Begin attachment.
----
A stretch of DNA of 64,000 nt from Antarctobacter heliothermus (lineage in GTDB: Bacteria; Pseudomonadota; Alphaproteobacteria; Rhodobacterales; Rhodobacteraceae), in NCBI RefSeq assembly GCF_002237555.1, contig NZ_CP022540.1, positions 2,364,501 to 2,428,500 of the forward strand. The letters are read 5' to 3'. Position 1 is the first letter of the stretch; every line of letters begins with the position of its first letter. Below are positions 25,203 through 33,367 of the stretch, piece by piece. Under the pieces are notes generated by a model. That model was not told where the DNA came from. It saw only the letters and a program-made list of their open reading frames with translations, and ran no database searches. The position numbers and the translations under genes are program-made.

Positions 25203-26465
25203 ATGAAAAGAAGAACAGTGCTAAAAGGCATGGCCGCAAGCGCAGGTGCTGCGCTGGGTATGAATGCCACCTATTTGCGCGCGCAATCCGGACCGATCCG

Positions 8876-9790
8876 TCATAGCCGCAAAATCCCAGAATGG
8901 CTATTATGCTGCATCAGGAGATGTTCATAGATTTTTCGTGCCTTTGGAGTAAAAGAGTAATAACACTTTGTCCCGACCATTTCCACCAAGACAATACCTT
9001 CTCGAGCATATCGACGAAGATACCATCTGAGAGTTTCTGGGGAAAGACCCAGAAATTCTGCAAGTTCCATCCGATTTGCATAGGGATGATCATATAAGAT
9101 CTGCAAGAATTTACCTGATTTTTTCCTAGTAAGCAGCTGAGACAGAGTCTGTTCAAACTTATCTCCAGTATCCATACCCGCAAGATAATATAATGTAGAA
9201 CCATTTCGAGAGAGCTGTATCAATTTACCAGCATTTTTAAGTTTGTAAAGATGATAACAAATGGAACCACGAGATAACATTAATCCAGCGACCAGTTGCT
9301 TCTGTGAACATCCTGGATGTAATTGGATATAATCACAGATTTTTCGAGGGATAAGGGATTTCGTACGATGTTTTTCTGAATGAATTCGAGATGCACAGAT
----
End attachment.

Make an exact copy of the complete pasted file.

A stretch of DNA of 64,000 nt from Antarctobacter heliothermus (lineage in GTDB: Bacteria; Pseudomonadota; Alphaproteobacteria; Rhodobacterales; Rhodobacteraceae), in NCBI RefSeq assembly GCF_002237555.1, contig NZ_CP022540.1, positions 2,364,501 to 2,428,500 of the forward strand. The letters are read 5' to 3'. Position 1 is the first letter of the stretch; every line of letters begins with the position of its first letter. Below are positions 25,203 through 33,367 of the stretch, piece by piece. Under the pieces are notes generated by a model. That model was not told where the DNA came from. It saw only the letters and a program-made list of their open reading frames with translations, and ran no database searches. The position numbers and the translations under genes are program-made.

Positions 25203-26465
25203 ATGAAAAGAAGAACAGTGCTAAAAGGCATGGCCGCAAGCGCAGGTGCTGCGCTGGGTATGAATGCCACCTATTTGCGCGCGCAATCCGGACCGATCCG

Positions 8876-9790
8876 TCATAGCCGCAAAATCCCAGAATGG
8901 CTATTATGCTGCATCAGGAGATGTTCATAGATTTTTCGTGCCTTTGGAGTAAAAGAGTAATAACACTTTGTCCCGACCATTTCCACCAAGACAATACCTT
9001 CTCGAGCATATCGACGAAGATACCATCTGAGAGTTTCTGGGGAAAGACCCAGAAATTCTGCAAGTTCCATCCGATTTGCATAGGGATGATCATATAAGAT
9101 CTGCAAGAATTTACCTGATTTTTTCCTAGTAAGCAGCTGAGACAGAGTCTGTTCAAACTTATCTCCAGTATCCATACCCGCAAGATAATATAATGTAGAA
9201 CCATTTCGAGAGAGCTGTATCAATTTACCAGCATTTTTAAGTTTGTAAAGATGATAACAAATGGAACCACGAGATAACATTAATCCAGCGACCAGTTGCT
9301 TCTGTGAACATCCTGGATGTAATTGGATATAATCACAGATTTTTCGAGGGATAAGGGATTTCGTACGATGTTTTTCTGAATGAATTCGAGATGCACAGAT